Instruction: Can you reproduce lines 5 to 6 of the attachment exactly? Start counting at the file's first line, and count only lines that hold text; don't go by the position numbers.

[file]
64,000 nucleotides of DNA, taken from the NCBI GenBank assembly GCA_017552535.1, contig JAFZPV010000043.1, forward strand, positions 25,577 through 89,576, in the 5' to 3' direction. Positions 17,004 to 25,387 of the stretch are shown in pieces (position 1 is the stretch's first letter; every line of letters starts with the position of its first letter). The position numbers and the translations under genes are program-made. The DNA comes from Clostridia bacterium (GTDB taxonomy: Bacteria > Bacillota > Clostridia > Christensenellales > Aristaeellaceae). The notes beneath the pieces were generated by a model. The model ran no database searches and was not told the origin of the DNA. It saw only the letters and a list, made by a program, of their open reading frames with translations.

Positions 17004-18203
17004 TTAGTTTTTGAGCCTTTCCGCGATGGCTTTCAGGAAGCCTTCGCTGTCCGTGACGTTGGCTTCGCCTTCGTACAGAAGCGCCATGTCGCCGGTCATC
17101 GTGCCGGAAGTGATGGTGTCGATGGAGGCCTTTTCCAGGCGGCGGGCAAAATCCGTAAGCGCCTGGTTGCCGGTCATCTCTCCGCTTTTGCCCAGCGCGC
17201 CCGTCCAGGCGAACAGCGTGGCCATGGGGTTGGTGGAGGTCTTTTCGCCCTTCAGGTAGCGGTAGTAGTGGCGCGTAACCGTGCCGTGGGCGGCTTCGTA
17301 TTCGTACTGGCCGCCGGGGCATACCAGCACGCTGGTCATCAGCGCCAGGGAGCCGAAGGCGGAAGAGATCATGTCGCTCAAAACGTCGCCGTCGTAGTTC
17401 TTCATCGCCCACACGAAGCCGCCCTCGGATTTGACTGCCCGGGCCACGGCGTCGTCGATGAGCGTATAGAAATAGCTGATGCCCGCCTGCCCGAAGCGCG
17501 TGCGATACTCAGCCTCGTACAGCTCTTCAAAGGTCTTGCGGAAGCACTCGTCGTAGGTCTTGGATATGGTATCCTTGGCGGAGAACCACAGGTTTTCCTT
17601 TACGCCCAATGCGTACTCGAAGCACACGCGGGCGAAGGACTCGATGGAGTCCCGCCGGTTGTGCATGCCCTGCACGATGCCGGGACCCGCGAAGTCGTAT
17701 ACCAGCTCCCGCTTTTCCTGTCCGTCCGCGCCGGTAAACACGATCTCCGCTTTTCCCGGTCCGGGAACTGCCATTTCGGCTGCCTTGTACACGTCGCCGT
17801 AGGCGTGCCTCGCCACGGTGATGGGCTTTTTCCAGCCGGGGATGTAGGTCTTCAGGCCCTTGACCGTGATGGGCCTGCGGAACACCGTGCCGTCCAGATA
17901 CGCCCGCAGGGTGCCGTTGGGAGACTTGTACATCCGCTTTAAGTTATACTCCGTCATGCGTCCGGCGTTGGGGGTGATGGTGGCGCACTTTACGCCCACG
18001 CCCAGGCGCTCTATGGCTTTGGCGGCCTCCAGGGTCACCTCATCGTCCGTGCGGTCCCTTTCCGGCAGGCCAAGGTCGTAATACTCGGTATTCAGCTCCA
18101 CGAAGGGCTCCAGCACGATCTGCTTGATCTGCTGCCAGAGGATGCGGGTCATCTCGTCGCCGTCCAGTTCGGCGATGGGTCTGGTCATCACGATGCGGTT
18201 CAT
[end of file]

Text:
17201 CCGTCCAGGCGAACAGCGTGGCCATGGGGTTGGTGGAGGTCTTTTCGCCCTTCAGGTAGCGGTAGTAGTGGCGCGTAACCGTGCCGTGGGCGGCTTCGTA
17301 TTCGTACTGGCCGCCGGGGCATACCAGCACGCTGGTCATCAGCGCCAGGGAGCCGAAGGCGGAAGAGATCATGTCGCTCAAAACGTCGCCGTCGTAGTTC